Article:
As some of you know, I am currently traveling to Minneapolis to be with my family as we celebrate the life and love of my beloved Aunt, Patricia Evans Borg, who recently died from complications of COPD. As I grieve the loss of my aunt and accompany my family (parents, cousins, siblings, my own children, other aunts and uncles) in mourning her death while celebrating her life, I have had an opportunity to learn a few lessons about grief. I share these lessons with you so that we all may have better tools for managing the losses of life.
Lesson ONE – Grief Unacknowledged Comes Out Sideways
The news of Patricia’s imminent death came Sunday morning in an email. She had been admitted into the hospital after going into respiratory arrest and being resuscitated. She was on a ventilator and the prognosis was grim. We were in the wait and watch period. Soon, I found myself overwhelmed with anxiety, obsessive thoughts and compulsive planning. I also found myself irritable, impatient, intolerant and even a bit angry. I lost my temper with my son, snapped at my daughter and suddenly found myself obsessively worrying about money (unnecessarily so). I looked at my calendar and realized the Universe had given me a few days off in the following week and decided I needed to make arrangements to go home to see Pat and be with my family. I then felt peace. Then my son asked me for something I wasn’t ready to give him and I lost my temper. After losing my temper, I realized, “I’m sad about Pat.” Then I apologized to my kids, shed some tears and acknowledged that I was grieving. Until I acknowledged my grief, it came out sideways in impatience, intolerance, frustration, anger, anxiety and all my typical expressions of anxiety.
Lesson Two – Grief Has Its Way with You
On Tuesday morning, I received the phone call that Pat had died. SCREECH…..everything came to a stand still as my body and my spirit went into shock. I couldn’t think straight. I knew it was too early in the morning to contact family and find out more. I sat down and tried to work and found I could not. I thought about yoga and my heart said, “meh!” I cried for a little bit. Then I took a nap. I felt numb and in a haze. A couple hours later I had energy to get some necessary work done. Then I needed another nap. I called my kids to tell them the news and I cried. I tried to eat and couldn’t. I tried to force myself to at least accomplish the pieces related to the Virtual Church service for this week and couldn’t. I decided, as “Pastor and Spiritual Director,” I had the freedom to excuse myself from this task on account of death. Then I watched What Dreams May Come, and cried and laughed, and mourned not only my aunt’s death, but that of Robin Williams. In all of this – paralysis, sadness, exhaustion, shock, foggy haze, lack of motivation, and sudden spurts of productive energy, I was reminded that in grief….WE ARE NOT IN CHARGE! Instead, it is grief that is driving the bus. Grief has its way with us…in its own way…in its own time.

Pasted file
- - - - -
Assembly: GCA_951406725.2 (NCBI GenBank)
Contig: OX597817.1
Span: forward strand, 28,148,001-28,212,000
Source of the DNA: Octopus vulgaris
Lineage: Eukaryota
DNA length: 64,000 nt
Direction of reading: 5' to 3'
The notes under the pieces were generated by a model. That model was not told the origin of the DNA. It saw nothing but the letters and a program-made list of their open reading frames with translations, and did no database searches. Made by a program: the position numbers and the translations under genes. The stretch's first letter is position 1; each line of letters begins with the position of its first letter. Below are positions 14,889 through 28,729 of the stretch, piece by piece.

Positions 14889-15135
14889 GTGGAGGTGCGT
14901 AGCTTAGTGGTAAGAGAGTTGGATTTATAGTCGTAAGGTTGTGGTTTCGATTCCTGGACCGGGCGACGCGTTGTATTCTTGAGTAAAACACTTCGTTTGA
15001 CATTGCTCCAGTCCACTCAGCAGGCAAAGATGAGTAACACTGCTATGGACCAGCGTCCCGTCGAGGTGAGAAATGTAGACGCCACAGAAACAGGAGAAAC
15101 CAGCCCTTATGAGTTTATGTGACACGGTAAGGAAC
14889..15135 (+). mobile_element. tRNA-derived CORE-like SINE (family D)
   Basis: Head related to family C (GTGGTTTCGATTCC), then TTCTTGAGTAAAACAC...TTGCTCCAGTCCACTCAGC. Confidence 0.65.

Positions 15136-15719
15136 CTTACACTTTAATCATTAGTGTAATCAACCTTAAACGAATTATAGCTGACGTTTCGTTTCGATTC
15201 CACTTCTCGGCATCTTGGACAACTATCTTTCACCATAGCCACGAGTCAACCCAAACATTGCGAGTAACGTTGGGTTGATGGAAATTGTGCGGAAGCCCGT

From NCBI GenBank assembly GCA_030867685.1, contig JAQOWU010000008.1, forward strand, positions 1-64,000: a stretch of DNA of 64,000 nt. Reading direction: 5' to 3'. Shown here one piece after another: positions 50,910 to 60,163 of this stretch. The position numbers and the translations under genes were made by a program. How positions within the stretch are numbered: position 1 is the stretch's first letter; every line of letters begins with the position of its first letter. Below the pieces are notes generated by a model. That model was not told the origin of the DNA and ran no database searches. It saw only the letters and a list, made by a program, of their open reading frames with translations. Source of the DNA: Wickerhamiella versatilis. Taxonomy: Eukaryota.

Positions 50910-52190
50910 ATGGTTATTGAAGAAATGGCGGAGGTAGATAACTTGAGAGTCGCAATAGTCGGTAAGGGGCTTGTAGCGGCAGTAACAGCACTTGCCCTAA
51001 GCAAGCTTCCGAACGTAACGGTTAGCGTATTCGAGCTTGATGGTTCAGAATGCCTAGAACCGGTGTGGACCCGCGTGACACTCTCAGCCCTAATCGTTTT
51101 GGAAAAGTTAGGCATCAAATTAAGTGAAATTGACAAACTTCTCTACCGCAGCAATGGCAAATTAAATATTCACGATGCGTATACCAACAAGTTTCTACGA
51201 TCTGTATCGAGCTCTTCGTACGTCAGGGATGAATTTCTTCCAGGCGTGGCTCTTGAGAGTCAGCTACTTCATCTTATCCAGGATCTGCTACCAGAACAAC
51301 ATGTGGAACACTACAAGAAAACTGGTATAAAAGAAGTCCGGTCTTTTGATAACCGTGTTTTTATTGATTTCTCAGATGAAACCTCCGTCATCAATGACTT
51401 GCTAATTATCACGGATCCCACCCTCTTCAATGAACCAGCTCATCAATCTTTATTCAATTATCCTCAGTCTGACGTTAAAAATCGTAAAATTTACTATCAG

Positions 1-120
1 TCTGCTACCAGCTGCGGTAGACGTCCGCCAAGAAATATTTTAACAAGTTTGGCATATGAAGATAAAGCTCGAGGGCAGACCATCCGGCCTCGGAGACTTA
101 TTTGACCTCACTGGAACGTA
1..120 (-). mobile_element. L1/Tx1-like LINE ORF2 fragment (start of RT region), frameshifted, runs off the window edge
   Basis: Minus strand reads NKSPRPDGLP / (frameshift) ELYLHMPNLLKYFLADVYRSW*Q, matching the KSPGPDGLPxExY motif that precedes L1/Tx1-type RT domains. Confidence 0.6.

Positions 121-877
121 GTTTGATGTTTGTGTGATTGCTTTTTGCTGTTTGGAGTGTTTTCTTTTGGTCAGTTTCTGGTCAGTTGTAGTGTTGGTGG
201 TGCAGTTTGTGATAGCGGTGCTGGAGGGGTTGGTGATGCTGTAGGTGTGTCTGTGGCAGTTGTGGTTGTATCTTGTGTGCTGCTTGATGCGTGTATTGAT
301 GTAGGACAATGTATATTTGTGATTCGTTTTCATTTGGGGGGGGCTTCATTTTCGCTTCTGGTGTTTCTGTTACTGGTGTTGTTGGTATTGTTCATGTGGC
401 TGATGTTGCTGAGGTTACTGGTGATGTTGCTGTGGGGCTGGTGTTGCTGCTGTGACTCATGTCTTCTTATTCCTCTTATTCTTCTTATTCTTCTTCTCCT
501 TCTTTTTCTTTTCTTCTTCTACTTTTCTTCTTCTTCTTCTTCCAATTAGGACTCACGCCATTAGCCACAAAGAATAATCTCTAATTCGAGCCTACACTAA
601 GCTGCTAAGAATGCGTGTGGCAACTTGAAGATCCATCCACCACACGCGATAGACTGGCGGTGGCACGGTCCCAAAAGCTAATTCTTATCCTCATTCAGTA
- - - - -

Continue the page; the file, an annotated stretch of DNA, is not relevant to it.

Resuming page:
Lesson Three – the importance of storytelling
After I lost my sh.t on my kids (as the grief was still coming out sideways), and after I acknowledged my grief and shed a few tears, my children spontaneously joined me at the dining room table and started telling their stories about Auntie Pat. “Mom, remember that hilarious and awesome outfit she wore for Halloween that one year?” “Mom, I love the time when Pat … I love the story Pat told us about…Mom, what was Auntie Pat like when you were young?” The stories went on and on as we shared the many loving memories we had of our Auntie Pat. I was acutely aware as we were sharing our stories, the healing power of narrative. In remembering Pat, we were remembering her love, and finding healing through these shared and sometimes new memories.
Lesson Four – New Grief Brings Up Old Grief
As I have been grieving Pat’s death, I found past situations of loss reappearing. In particular, I found myself overcome with anger and resentment over past relationship in which I had experience hurt and subsequent loss. I found myself ranting and raving about “so-and-so” who had hurt, slighted, or insulted me in some way. In the middle of day three of ranting, I suddenly realized, “Oh yeah….I’m grieving….here is the anger stage of grief….but instead of being angry at Pat, or about Pat, it is showing up in other unhealed losses.” When I shared this observation with my daughter, she said, “Well, that would explain when I was sad about ….., that angry thoughts of … showed up.” Who knew??? New grief brings up old grief. My guess would be that the purpose of this is that new layers of healing can now be accomplished related to both (or all) experiences of loss. HMMMMM
Grief is the amazing and miraculous way in which we process the inevitable losses of the human condition and through which we find healing from these losses. Grief is not something to be suppressed or ignored, but something to embrace, especially if we want healing from the pain of loss. In a culture that tells us to “get over it…and move on,” it is ever more important to RE-LEARN the lessons about grief that were known by our ancestors and somehow forgotten in our quest to be “intelligent and rational” beings. Grief belongs to all of us and the more we try to resist or suppress it, the more it will hound us. So instead of resisting or suppressing grief, my invitation to all of us is to risk being vulnerable enough to grieve….and when we grieve, to grieve big so that we can find the new life that is promised on the other side of the loss.